A lot of activists I've come to know over the past year or two have become rather withdrawn in recent months. Many of them describe feeling burnt out and I don't blame them. It's a tough and often thankless task. There are rarely immediate results and there are no medals or awards, no pay no fringe benefits. For every victory a new issue seems to come along and settle itself comfortably in the space left behind by the last problem. The rich get richer, the poor get poorer and war is endless. And to make matters worse there is a huge segment of the population who has no clue as to what's going on and wonders why people like me bother to walk around chanting carrying signs and canvassing when there is no visible problem to their eyes. There is nothing like the despair one feels when you have spent an entire day in crummy weather walking the streets trying to raise some awareness only to come home turn on the tv and see the news briefly describe a 'handful of college students protesting' when you know damn well there were over 500 people representative of the full spectrum of the American demographic. That pit in your stomach grows even deeper when you realize the next news story is a good 5 minutes dedicated to a sausage recipe.

After as many decades as I have spent on this planet I am intimately familiar with the cycles of enthusiasm, despair and burnout and I have learned to recognize the signs of impending surrender. That is when it is time to let go of strict adherence to political correctness and symbolic sacrifice. There is no room for perfectionism in an imperfect world.

We don't have to have all the answers, we don't have to know intimate details of every horror that is being perpetrated around the world on any given day. Doing this only makes our task seem insurmountable and strips away any sense of power.

Some days you just need a break. You need to laugh. I would say these things are needed every day, in frequent doses. It does not mean you bury your head in the sand and turn your back on your values and ideals. Those will always be there when you are ready to face them. Adding a little fun, or humor or fantasy to life provides the strength and life force to be able to utilize your energy when and where it is needed.

Tuesday, December 18, 2012


December 21, 2012...doomsday? Or the Great Awakening? Or maybe just another day in the midst of an era of rapidly evolving spiritual and technological advancement.
After all my generation has already survived a few apocalyptic close calls. Heck we grew up in the Cold War, when every Friday felt like a close call as we practiced civil defense drills, hiding under our desks with hands over our heads in preparation for the big one.
I was 4 years old when President Kennedy was assassinated and for a four year old who sees the president as one of a Holy Trinity, along with Santa Claus and God, it certainly felt like a shadow of destruction was looming near.
When Ronald Reagan was elected president there were some of us who thought that signaled the beginning of nuclear war; he even joked about it saying 'we will begin bombing in five minutes'.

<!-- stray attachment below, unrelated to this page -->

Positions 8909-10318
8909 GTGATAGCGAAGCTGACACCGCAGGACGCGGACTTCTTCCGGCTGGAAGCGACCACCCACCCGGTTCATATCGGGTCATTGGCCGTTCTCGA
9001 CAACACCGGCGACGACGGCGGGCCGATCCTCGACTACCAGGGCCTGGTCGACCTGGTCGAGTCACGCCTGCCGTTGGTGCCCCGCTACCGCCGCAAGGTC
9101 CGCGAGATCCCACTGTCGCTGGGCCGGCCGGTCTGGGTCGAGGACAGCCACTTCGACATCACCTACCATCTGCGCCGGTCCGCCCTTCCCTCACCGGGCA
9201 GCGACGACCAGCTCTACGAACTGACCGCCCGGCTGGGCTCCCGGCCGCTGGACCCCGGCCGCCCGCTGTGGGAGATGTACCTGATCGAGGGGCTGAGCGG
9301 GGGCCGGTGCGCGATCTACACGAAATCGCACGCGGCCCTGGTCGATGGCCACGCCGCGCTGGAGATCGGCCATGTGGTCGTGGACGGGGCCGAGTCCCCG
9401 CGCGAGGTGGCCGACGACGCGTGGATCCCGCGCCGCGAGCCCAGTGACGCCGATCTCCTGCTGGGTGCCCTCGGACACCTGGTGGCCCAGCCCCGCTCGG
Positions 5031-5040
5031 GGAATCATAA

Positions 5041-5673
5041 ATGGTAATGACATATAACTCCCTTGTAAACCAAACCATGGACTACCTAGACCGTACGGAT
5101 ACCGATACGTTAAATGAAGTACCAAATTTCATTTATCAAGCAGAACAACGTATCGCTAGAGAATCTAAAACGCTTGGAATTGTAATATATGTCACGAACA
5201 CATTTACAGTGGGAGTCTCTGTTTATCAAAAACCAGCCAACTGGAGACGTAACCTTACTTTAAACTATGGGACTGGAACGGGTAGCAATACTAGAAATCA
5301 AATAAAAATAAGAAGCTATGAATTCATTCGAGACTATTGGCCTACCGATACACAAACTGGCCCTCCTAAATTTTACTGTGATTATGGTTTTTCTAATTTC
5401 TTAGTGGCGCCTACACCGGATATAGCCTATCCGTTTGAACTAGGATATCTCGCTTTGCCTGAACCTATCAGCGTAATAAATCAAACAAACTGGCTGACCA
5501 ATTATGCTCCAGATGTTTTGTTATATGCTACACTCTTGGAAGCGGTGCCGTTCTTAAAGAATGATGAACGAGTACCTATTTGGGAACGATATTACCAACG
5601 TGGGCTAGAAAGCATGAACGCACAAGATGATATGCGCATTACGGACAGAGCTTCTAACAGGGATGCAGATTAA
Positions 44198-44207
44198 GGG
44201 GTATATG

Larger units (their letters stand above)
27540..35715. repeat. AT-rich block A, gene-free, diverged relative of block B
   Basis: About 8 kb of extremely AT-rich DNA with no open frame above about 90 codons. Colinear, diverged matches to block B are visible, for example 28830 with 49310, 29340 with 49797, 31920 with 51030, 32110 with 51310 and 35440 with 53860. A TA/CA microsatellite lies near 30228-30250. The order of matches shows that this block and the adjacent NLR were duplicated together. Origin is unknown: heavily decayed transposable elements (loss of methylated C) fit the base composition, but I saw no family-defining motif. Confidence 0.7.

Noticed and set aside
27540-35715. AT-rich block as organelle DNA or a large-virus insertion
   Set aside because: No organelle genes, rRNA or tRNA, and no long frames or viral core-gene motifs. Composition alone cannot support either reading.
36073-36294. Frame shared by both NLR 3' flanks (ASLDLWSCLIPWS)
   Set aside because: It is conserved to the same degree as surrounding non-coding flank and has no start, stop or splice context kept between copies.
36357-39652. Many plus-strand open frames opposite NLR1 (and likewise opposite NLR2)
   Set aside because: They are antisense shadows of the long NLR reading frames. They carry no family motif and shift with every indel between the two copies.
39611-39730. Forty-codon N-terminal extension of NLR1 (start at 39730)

Then there was the Harmonic Convergence of 1987, which most New Agey folks felt would usher in an era of great Peace and enlightenment. Nice thought, but since then it seems we've been busy looking under rocks and bringing out all the creepy stuff in order to make way, perhaps, for a Great Awakening.
I really don't claim to know the answers although I am entertained my the numerous theories floating around out there, even if some of them border on the realm of 'disturbing'.
What I do know is this, our technology has evolved at a mind boggling pace over the last 100 years or so. I remember my sitting with my grandfather watching one of the several rocket launches of the 1960's (this was always a big event in those days, even in school we'd get to have the television wheeled into the classroom so we could all count down 10,9, 'we have lift off') My grandfather told me the story of the first car he remembered seeing. He was a child at the time, living in a small town in New York. The car was owned by a wealthy and eccentric woman who was eager to parade about the town square in her new toy. Apparently she hadn't bothered to learn how to drive..who would there be to teach her? So she circled around and around the town center, probably at about 5 mph. screaming that she didn't know how to make it stop. The townspeople were rather amused at her pride gone awry, but not entirely unsympathetic and ran chasing after her in order to try to figure out how to stop the car. Finally some men ran to the hardware store, bought some sturdy rope and created a barrier across the street in hopes of trapping the rogue vehicle. It slowed things down substantially until the car finally ran out of gas where it sat, the object of combined wonder and mistrust, until someone rigged up a team of horses to pull it away. Horses they understood, horses were reliable and cooperative, not so much with the 'horseless carriage'. I loved that story for so many reason, not the least of which being that the heroes of the day were horses, but on that particular day it took on a whole new level of meaning as I realized that in my Grandpas life he had seen humankind evolve from horses to moon landings. I realized how overwhelming it must have felt for him and how it probably enhanced the humor of the first car story in his mind.
Now in my own lifetime, I am seeing and using, devices that are not unlike what we saw as children on Star Trek (the original with William Shatner) and other futuristic sci-fi films. Not only am I using them I have become pretty well attached to them, although I hesitate to say I am dependent on them, that's a word I use selectively. Nevertheless they have become an integral part of my daily life, something I would only have dreamed of as a child.
Technology has opened doors that never existed 30 or 40 years ago. I can have an instant conversation with someone halfway around the world. I always call it time travel when I do this..because it is usually the next day for the person I'm chatting with. The Arab spring would not have been possible without the communication we have available at our fingertips. On the other hand neither would the sterile, frightening reality of drone warfare. Any development is only as ethical as those who make use of it.
I can only imagine, and there is some historical reference to support this, that the Renaissance and the appearance of the Gutenberg printing press, may have evoked some similar doomsday predictions. With any sweeping cultural change, especially that which opens doors of communication and new knowledge, there will be certain people who react in fear. Change can be scary, anything that shakes up our preconceived notions with new information, even if it promises a better life, also brings uncertainty. Sometimes it's easier to be comfortable in ignorance that disrupted by enlightenment.
So are we headed for doomsday or the golden age? Probably neither, but it does feel a bit like the human race is chasing the car around the town square trying to figure out how to slow it down until we figure out exactly how it all works.

© 2010-2012, Jennifer Hazard